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      01-16-2017, 02:31 PM   #1
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Ran slower with camber plates and alignment

So I have a zcp that has stock suspension which had -1.7 front camber with zero toe. Rear was -1.5 slight toe in.

Put vorshlag plates on and got alignment to -2.7 front with fair amount of toe out .rear was unchanged.

I ran at a very familiar track this weekend with same tires and same weather as usual but was half second slower than usual. It's a 1:08 minute track so to me it's a significant drop especially expecting an improved.

Car felt loose in general on high speed turns , turn in on all corners, mid corner oversteer also was terribly unstable in straight line braking and trail braking control.

I have to think it's the toe out but any otger thoughts?
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      01-16-2017, 02:52 PM   #2
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The rear camber should also be set to -1.5-2.0, -3/16" toe in, front should be at 1/16-1/8" toe out for your -2.7 negative camber (based on my recommended coilover adjustments that I run on track). Note that adjusting the camber affects the toe on the rear (and front) so adjustments need to be made by someone who knows what they're doing. I'm also considering rear toe links to make the job a lot easier for an alignment shop.

Also did the camber plates increase your front ride height? Ultimately if you track a lot a set of height adjustable coilovers will allow the ability to corner balance and ensure better stability/smoothness through transitions.


Quote:
Originally Posted by 8600RPM View Post
So I have a zcp that has stock suspension which had -1.7 front camber with zero toe. Rear was -1.5 slight toe in.

Put vorshlag plates on and got alignment to -2.7 front with fair amount of toe out .rear was unchanged.

I ran at a very familiar track this weekend with same tires and same weather as usual but was half second slower than usual. It's a 1:08 minute track so to me it's a significant drop especially expecting an improved.

Car felt loose in general on high speed turns , turn in on all corners, mid corner oversteer also was terribly unstable in straight line braking and trail braking control.

I have to think it's the toe out but any otger thoughts?
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      01-16-2017, 03:54 PM   #3
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I haven't heard too many run toe out in the front. Most run 0 toe or a small amount of toe in for the front.

How much toe out did you have on the front?
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      01-16-2017, 05:49 PM   #4
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Toe out in the front helps turn-in on the track but will wear tires fast if driving on the street. As FogCityM3 mentioned, typically people run up to ~1/8" toe out in the front. For the rear, a little static toe in helps stability and also counters some of the toe-out that occurs under squat when accelerating out of a corner. Also toe out in the front will cause scrubbing, which slows straight line speed and why most Spec Miata's run zero toe out in the front.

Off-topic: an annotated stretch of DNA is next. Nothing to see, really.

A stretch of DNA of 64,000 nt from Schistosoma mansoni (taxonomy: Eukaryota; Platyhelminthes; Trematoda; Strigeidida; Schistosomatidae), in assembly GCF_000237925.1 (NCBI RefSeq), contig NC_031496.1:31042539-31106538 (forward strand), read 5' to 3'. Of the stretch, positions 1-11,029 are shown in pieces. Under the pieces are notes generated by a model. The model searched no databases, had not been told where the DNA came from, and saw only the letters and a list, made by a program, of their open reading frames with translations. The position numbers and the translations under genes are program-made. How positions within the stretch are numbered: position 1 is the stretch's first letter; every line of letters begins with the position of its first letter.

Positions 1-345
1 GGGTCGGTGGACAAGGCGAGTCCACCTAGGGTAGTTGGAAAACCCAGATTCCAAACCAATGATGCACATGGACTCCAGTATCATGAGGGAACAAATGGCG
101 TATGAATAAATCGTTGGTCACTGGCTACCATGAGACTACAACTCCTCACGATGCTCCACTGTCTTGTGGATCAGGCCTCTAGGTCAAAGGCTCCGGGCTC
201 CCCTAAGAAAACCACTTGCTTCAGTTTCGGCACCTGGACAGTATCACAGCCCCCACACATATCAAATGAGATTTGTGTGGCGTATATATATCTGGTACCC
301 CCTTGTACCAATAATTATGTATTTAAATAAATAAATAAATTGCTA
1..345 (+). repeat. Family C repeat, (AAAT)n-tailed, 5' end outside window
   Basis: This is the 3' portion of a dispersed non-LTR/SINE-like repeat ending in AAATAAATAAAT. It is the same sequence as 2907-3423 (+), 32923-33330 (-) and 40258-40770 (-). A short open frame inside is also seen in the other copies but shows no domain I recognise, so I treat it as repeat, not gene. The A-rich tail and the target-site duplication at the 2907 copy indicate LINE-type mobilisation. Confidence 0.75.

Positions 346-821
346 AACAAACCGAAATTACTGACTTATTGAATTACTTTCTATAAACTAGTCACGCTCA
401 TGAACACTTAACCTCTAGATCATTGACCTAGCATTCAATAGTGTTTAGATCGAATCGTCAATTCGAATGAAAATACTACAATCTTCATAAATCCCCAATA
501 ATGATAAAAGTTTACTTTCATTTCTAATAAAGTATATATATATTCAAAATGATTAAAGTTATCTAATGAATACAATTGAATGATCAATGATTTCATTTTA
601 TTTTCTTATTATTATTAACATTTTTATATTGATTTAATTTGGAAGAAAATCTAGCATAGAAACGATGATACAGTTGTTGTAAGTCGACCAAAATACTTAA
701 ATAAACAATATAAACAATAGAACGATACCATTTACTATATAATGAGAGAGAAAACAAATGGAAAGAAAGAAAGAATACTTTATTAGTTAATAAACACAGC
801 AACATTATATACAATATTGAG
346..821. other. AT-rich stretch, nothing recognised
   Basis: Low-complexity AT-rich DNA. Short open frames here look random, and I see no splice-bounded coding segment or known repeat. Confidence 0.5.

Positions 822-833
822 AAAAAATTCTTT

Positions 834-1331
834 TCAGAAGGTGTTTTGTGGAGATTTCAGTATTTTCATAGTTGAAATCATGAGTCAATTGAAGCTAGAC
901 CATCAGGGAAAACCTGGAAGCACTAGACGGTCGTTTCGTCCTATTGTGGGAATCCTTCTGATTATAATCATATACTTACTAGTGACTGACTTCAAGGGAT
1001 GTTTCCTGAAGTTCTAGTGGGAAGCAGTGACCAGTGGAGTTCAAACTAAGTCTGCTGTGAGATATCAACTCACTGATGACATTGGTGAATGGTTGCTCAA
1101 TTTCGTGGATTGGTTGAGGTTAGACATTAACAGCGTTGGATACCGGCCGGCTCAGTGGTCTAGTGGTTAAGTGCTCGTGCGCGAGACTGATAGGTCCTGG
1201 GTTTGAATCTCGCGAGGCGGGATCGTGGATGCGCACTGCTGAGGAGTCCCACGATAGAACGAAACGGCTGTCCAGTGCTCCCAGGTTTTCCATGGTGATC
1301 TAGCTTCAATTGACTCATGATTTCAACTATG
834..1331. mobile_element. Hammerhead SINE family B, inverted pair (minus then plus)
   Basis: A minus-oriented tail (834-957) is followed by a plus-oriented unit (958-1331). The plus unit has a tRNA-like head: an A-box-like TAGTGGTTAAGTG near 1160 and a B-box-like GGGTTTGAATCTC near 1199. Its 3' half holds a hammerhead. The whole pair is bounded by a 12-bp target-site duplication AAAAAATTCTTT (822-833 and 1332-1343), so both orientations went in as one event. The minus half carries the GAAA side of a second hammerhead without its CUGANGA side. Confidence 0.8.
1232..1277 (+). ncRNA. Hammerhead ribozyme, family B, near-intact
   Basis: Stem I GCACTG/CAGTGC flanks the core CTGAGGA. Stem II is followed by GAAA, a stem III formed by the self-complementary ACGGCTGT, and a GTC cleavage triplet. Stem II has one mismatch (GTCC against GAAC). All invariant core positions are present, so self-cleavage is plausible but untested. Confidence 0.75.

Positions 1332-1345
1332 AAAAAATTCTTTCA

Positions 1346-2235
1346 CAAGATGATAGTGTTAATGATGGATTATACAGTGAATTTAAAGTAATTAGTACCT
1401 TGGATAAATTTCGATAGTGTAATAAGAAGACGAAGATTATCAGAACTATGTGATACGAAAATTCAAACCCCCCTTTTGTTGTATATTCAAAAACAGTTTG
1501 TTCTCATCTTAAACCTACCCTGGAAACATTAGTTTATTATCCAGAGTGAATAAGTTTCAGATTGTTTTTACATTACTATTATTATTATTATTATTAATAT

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      01-16-2017, 08:55 PM   #5
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Quote:
Originally Posted by RobE92M3 View Post
Toe out in the front helps turn-in on the track but will wear tires fast if driving on the street. As FogCityM3 mentioned, typically people run up to ~1/8" toe out in the front. For the rear, a little static toe in helps stability and also counters some of the toe-out that occurs under squat when accelerating out of a corner. Also toe out in the front will cause scrubbing, which slows straight line speed and why most Spec Miata's run zero toe out in the front.
Thanks for the explanation.
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      01-16-2017, 11:41 PM   #6
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IMO, the benefits of toe out up front don't outweigh the negatives. The car in general is typically less predictable and more unstable, especially when you slap on tons of front rubber.

However some of what u feel I is simply just more front grip from better camber up front. Slow your hands down on entry, zero up the front toe, and try about a 1' split in camber front to rear.
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      01-17-2017, 02:01 AM   #7
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you're going to somewhat have to "relearn" driving the car, because now it has more turn-in. are you used to lifting to get more turn-in? start paying attention to your track driving habits. and aggressive lift with camber plates will cause oversteer (as well as a few other situations).
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      01-17-2017, 01:15 PM   #8
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Quote:
Originally Posted by roastbeef View Post
you're going to somewhat have to "relearn" driving the car, because now it has more turn-in. are you used to lifting to get more turn-in? start paying attention to your track driving habits. and aggressive lift with camber plates will cause oversteer (as well as a few other situations).
That's a great point. I believe I preferred a bit more neutral of a car that I could have better control over bringing rear out on a lift or trail brake. I imagine it's also preference? Maybe -2.8 camber up front with zero toe or a hsir of toe. But less toe than I have now would work.
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      01-17-2017, 01:21 PM   #9
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Quote:
Originally Posted by Mvez View Post
IMO, the benefits of toe out up front don't outweigh the negatives. The car in general is typically less predictable and more unstable, especially when you slap on tons of front rubber.